If you’re anything like me, then daily scripture study is not always an organized affair. I gave up on digging out my beautiful, leather-bound scriptures long, long ago, and my manuals only see the light of day if I have a class to teach. For a long time I felt a little bad about it – like digital scripture study was for the weak. Real men make time for real manuals, or something. But times be changin’! Church members are encouraged to use digital resources, and regard the opportunity as a blessing.
Consider this. In the recently released announcement for 2017 curriculum, teachers are encouraged to use digital materials as much as they can.
Where possible, the Church is encouraging both students and teachers to use digital versions of 2017 curriculum materials, which can be found on LDS.org and in the Gospel Library mobile app. If you haven’t tried the app, now is a good time to experience the ease of preparing, teaching, and learning from a library of gospel resources that fits in your pocket. 2017 Curriculum Announcement for Children, Youth, and Adults
However, digital resources, while convenient, come with their own challenges. One of the biggest obstacles to digital scripture study for me has been the difficulty of saving meaningful notes. In my hap-hazard shift to digital study all note-taking and highlighting ceased. This is something I knew needed to change. Within this blog I bequeath to you all the knowledge I have gained in my quest to master the notes section of my LDS account, accompanied by strategies for organization. May the note taking begin!
Get to Know the Terms and Concepts
- Types – Journal entries, highlights, links, and bookmarks are the four different types of notes that can be saved to an LDS.org account.
- Notebooks – Notebooks are a collection of journal entries, highlights, links, and bookmarks organized together. If you don’t assign your notes to a Notebook they will automatically be associated with the notebook named “unassigned.”
- Tags – Tags are words or phrases that you associate with a journal entry / highlight / bookmark to organize them. You can assign multiple tags to each type of entry. For example, you might tag 2 Nephi 2:25 with “Agency,” “The Fall of Adam,” and/or “Happiness.” The key to tagging is to focus on themes you’re interested in. Trying to tag every possible principle in everything you highlight, link, bookmark, or journal would be too cumbersome and time-consuming.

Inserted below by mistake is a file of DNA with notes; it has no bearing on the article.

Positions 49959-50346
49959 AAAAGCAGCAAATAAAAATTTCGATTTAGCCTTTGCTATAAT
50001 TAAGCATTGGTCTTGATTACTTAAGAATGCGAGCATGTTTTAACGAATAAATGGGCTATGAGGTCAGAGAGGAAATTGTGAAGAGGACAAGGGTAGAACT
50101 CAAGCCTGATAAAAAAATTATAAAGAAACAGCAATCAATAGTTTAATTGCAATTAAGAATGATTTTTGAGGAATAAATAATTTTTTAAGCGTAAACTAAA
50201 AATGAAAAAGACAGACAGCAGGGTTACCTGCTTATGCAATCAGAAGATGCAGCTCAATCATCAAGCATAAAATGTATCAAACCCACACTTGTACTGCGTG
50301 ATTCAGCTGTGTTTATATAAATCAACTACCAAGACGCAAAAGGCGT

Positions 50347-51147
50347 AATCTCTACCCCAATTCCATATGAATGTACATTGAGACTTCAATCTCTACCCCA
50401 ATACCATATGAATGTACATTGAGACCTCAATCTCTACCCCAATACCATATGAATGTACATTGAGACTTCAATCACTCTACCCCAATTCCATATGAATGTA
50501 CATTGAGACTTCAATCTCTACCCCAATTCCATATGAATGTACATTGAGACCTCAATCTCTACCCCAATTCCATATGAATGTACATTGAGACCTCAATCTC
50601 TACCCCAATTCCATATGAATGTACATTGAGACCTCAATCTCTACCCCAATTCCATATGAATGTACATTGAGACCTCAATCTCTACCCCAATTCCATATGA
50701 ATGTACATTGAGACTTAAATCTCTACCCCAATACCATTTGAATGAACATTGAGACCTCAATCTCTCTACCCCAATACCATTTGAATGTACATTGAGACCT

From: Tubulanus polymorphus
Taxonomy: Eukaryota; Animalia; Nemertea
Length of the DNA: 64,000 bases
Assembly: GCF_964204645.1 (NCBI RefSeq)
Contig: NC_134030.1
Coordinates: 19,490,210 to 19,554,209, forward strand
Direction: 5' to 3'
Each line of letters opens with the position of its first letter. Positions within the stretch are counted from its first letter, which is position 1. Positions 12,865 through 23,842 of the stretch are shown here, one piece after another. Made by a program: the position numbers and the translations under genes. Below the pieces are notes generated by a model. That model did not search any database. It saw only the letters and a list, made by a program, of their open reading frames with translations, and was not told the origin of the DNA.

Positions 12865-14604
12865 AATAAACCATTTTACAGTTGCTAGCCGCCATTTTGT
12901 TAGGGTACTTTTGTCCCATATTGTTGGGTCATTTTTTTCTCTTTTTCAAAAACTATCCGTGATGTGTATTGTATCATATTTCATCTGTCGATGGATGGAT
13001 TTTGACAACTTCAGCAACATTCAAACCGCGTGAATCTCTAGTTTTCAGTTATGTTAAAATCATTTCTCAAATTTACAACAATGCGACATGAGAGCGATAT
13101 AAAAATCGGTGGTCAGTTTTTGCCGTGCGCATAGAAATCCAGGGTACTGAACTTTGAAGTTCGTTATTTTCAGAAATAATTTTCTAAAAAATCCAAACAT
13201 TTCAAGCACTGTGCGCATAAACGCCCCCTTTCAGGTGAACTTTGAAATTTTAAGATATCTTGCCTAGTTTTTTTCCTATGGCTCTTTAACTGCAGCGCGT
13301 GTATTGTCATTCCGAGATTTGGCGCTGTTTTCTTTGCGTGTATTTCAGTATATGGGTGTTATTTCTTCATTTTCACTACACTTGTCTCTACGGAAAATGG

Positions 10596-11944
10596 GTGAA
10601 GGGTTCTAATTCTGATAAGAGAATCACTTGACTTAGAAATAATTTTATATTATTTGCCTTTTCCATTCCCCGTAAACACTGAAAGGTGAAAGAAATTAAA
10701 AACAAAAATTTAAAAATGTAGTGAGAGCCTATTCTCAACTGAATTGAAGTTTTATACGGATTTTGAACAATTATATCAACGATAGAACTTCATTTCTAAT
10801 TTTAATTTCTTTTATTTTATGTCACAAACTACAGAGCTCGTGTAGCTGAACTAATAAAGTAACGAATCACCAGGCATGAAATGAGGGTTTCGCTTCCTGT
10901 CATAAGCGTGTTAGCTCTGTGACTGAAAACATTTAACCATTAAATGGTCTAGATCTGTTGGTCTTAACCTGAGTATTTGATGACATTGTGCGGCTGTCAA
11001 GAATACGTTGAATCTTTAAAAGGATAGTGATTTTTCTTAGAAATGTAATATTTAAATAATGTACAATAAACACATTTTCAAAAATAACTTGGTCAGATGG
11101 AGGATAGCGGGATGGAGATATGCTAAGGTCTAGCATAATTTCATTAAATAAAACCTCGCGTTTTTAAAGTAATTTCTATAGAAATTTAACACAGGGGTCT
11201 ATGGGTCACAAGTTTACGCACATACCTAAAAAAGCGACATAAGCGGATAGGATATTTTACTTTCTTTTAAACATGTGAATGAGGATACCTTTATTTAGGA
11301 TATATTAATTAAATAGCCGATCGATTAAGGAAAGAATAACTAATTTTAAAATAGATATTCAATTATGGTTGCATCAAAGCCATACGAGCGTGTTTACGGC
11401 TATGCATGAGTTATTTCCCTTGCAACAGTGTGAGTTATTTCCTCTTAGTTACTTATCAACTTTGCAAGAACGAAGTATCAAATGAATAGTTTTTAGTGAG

- Bookmarks – In both the Gospel Library app and on LDS.org you can bookmark
a resource you are studying. There are several icons used for that functionality but they all include a little bookmark ribbon. (see the bookmark button image to the left for an example.) Bookmarks can be tagged, assigned to a notebook, or associated with a note on LDS.org, but not in the Gospel Library app. Tapping on the bookmark icon can allow you to easily jump between different sources you have bookmarked, or move a bookmark from one place to another. Bookmarks sync almost instantly from the app to LDS.org.
- Highlights – Highlights can be made in the Gospel Library app and on LDS.org. They appear just like Highlighted sections in a physical book would, and will transfer seamlessly back and forth between the app and LDS.org. They can also be tagged, assigned to a notebook, linked to other materials, or associated with a note. Any tags, notes or Notebooks linked to a highlight will appear as a reference in the footnotes for that article or scripture.
- Links – Links can only be made in the Gospel Library app, but links made in the app
CAN be viewed on LDS.org. Links allow you to tie one source to another, like linking one scripture to another scripture for clarity. The icon for Links looks like a chain. Maybe one day linking will be possible from LDS.org, but it’s been in the app for years and hasn’t appeared online yet.
- Journal Entries – Journal entries are basically notes that aren’t attached to a highlight, link, or bookmark. They can be tagged and are usually associated with Notebooks. Each journal entry comes with a date. This date is the last time the entry was modified (which includes adding new tags.) So if you want the date the entry was written to be permanently associated with a journal entry, make sure and write the date in the journal entry itself, in the beginning, the end, or in the title. Journal entries don’t have a unique icon, but the “make a note” pencil icon is used for it when it applies.
Come back next week to check out the next blog in this series “How to—A Guide to Digital Note-Taking”